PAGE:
Counterfeit currency, or currency produced without legal sanction of the government and in deliberate violation of U.S. law, is a growing problem in today’s society. The U.S. Secret Service was originally organized for the primary purpose of combating the rise in counterfeit American money. Creating and / or possessing counterfeit currency is vigorously prosecuted at both state and federal levels.

New York state law dictates that a person is guilty of Forgery in the First Degree when, with the intention of defrauding, deceiving, or injuring someone else, they falsely make, complete, or alter one or both of the following:

  • Part of an issue of money, stamps, securities or other valuable instruments issued by a government or governmental instrumentality
  • Part of an issue of stock, bonds or other instruments representing interests in or claims against a corporate or other organization or its property.

Forgery in the First Degree is a class C felony, and a conviction can result in a 1-15 year prison sentence. Possessing counterfeit money is prosecuted as Criminal Possession of a Forged Instrument in the First Degree, which is also a class C felony. A person is guilty of this offense when they knowingly present counterfeit currency to another person in a fraudulent attempt to acquire goods or services with it.

Forgery crimes involving currency are prosecuted and punished vigorously by state and federal authorities, given their impact on commerce. In these types of cases, a defendant needs to consult with an experienced New York criminal defense attorney before making any statement to law enforcement officers.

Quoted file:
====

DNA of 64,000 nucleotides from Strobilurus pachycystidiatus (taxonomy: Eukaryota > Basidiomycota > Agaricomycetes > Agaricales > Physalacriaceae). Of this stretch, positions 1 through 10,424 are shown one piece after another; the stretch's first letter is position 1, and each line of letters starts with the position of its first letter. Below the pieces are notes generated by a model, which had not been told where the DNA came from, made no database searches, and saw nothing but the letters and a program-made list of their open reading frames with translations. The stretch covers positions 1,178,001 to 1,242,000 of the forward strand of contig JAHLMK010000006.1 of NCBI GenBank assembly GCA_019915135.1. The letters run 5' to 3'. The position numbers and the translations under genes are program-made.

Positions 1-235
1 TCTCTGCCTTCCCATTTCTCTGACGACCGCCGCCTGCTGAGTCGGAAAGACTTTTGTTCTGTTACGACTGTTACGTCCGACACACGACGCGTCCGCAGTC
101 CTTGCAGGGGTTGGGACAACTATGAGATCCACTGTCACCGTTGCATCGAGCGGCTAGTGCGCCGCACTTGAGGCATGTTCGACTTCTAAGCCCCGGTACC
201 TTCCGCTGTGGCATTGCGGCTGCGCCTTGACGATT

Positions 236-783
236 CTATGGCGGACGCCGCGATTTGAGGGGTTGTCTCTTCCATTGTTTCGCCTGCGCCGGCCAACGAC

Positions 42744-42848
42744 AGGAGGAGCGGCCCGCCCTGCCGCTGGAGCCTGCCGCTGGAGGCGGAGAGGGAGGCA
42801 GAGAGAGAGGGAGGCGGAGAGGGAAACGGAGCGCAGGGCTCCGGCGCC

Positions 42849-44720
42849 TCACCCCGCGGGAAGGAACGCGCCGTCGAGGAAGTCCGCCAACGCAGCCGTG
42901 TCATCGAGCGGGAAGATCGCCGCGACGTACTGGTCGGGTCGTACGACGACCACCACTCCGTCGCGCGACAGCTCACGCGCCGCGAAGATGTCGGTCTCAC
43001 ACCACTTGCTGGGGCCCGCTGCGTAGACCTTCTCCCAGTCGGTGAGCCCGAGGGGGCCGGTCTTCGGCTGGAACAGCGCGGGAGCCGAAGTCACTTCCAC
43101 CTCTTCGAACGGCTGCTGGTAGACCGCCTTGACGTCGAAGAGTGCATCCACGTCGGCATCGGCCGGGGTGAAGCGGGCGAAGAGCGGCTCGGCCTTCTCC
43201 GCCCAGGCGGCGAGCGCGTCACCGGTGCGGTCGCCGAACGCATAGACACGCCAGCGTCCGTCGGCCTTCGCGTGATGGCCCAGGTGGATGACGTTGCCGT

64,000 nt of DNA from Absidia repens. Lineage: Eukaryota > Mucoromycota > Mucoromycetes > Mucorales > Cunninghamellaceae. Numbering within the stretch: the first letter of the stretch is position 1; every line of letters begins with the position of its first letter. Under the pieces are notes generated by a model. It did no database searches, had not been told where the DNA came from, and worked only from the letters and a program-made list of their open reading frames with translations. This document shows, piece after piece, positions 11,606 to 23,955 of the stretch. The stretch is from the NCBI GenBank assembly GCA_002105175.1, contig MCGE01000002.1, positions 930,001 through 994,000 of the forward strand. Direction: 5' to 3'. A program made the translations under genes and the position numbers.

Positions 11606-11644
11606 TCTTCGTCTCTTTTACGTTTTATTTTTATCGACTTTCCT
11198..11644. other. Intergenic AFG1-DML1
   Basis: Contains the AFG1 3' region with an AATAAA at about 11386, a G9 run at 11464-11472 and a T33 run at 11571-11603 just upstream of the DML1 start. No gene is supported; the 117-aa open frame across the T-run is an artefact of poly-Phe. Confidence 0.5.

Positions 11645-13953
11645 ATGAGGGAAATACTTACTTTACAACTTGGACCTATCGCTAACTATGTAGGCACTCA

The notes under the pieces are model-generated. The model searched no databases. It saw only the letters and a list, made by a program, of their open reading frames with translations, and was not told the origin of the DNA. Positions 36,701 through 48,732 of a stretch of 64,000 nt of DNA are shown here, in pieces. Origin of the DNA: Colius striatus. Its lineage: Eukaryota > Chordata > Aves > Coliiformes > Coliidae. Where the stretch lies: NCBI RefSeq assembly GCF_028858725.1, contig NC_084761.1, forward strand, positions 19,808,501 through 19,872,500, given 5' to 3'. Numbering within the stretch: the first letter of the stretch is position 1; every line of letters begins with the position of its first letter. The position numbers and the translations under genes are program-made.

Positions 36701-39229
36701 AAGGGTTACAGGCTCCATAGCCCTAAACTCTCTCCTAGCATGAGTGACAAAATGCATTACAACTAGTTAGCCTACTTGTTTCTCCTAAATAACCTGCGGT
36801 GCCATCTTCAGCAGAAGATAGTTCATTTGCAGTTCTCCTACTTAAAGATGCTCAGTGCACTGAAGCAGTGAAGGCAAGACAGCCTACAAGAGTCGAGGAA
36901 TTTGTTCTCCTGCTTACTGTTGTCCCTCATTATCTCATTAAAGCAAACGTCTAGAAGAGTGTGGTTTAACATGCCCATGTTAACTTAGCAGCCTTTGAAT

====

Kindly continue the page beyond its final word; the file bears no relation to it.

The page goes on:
• Criminal possession of stolen property
  • Enterprise corruption
  • Falsifying business records
  • Forgery
  • Grand larceny
  • Offering a false instrument for filing

The federal counterfeiting law has several provisions that impose a prison term of up to 20 years and a fine of up to $250,000 for counterfeiting U.S. securities and obligations. Possession of stones, plates, and other items used in the production of counterfeit currencies carries a maximum 25-year prison sentence and a $250,000 fine. If the defendant’s crime resulted in a financial gain or loss to someone else, they may be fined up to double the amount gained or lost. Putting parts of two or more notes together to create is punishable by up to 10 years in a federal prison. Counterfeiting gold or silver bars or coins over 5 cents can draw a 15-year prison sentence.

Mental disease / defect, false accusation, and proven lack of intent to knowingly commit an illegal act can all be presented as defenses. If charged with possessing counterfeit currency, a person can argue that they did not know that the currency was forged.

In August 2014 James Hines II, 34, was arrested at the New York State Fair for using more than $300 worth of counterfeit $20 bills to pay vendors. Hines, who’s a resident of Troy, was charged with possession of a forged instrument and criminal possession of a controlled substance: the latter charge arising from his alleged possession of synthetic marijuana. He was arraigned in Geddes Town Court and sent to the Onondaga County Justice Center.